It was the same way for Chandra, only her passion wasn’t soccer—it was singing.
She opened her eyes and looked at her mother’s tombstone. You used to tell me I was born humming. Remember that? You gave me every advantage, Mama. It was true. Chandra took voice lessons from the best teachers in the city. She attended a private arts school on the south side, and when she wrote her first song, her parents took her to Atlanta and had it produced by a guy whose name was synonymous with R&B hits.
But nothing opened the door to her singing career the way Fifteen Minutes had. Chandra blazed through the audition process and, even with the show’s manufactured drama, there was never really any contest. On the finale show, when host Kit Barker smiled at the cameras and rattled off the famous line “The next fifteen minutes of fame goes to . . . Chandra
Olson!” there wasn’t one surprised person in the audience or at home.
“You might be the best singer to ever grace the Fifteen Minutes stage.” That’s what one of the judges that season told her, and the comment was plastered across Internet websites everywhere, from the Today show to People magazine.
Chandra remembered a private moment with her mother a week later. “You realize how big this is, baby girl?”
Beneath the warmth of her mother’s words, Chandra’s heart swelled. She hugged her mama for a long time. “It’s big.”
“It’s bigger than that!” Her mother put her hands on her shoulders and looked deep into her eyes. “Fifteen Minutes is the biggest show on television, baby. And you’re the best singer they’ve ever seen! God’s gonna use you, child. He’s gonna use you like none of us can begin to imagine.”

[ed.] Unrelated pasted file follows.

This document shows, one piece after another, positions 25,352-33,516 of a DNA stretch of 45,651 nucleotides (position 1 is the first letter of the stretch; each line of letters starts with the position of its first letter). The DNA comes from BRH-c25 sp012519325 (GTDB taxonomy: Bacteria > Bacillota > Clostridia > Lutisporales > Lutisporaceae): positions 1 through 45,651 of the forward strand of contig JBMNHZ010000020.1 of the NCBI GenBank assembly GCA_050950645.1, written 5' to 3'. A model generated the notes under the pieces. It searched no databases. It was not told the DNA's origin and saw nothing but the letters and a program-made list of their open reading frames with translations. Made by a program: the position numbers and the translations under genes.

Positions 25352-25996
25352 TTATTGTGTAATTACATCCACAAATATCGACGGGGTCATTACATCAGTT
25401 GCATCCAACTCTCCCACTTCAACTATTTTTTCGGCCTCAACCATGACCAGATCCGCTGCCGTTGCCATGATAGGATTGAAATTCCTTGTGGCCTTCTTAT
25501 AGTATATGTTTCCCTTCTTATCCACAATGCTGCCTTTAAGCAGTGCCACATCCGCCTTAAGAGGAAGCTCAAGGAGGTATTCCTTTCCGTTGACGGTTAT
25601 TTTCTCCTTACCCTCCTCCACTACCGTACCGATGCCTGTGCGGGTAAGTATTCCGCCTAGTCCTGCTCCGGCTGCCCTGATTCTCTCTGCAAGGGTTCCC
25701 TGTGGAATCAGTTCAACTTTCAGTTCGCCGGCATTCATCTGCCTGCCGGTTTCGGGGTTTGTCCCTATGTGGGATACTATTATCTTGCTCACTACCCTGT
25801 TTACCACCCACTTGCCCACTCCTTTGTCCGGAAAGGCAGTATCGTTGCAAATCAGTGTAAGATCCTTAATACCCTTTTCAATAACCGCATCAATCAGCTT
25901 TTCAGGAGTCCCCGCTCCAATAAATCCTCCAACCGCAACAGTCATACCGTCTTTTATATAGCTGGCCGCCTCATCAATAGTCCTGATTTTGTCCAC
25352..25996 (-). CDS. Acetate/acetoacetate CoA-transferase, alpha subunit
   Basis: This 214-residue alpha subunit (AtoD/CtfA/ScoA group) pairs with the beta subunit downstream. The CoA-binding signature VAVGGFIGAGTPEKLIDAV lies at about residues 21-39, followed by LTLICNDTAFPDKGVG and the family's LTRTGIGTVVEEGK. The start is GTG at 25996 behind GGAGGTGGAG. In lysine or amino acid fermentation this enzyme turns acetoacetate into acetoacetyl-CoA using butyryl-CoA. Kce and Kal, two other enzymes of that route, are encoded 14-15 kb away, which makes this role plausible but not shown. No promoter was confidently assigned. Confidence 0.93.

Her mama was right about Fifteen Minutes. The show had been on the air a dozen years, and though other voice talent television programs competed for a share of the market, nothing compared to Fifteen Minutes. Between the judge’s comment and her mother’s praise, the future seemed brighter than the sun, Chandra’s potential unlimited.
Anyone could see the success ahead.
But none of them could have anticipated what happened nearly two years later. The second spring after Chandra’s win, with her first album topping the charts and her fame far surpassing fifteen minutes, an Alabama stalker stepped into the picture. He found her on Facebook and asked for a loan. Money to help him and his mother buy a house. Chandra let the comment pass.
The request quickly became harassment with the guy posting daily demands for money. His most chilling post was also his
last. What if something happened to your parents, Chandra? Maybe that would get your attention!
Chandra blocked him from her Facebook page that day and filed a report with the Birmingham police.
“The guy’s annoying,” the Birmingham officer told her, “but anyone can make a Facebook page. We can’t prove he’s a guy or that he lives in Alabama.” He added that there wouldn’t be enough hours in the day to investigate everyone who bothered a celebrity.
Her concert schedule rolled on and Chandra tried to forget the guy’s comment.
But one warm night in late May, her parents pulled into their driveway after a church service and climbed out of their car. According to one of the neighbors outside getting her mail, Chandra’s parents were laughing and talking. Her father had just taken her mother’s hand when a spray of bullets exploded from the front porch area, ripping through their bodies and killing them instantly.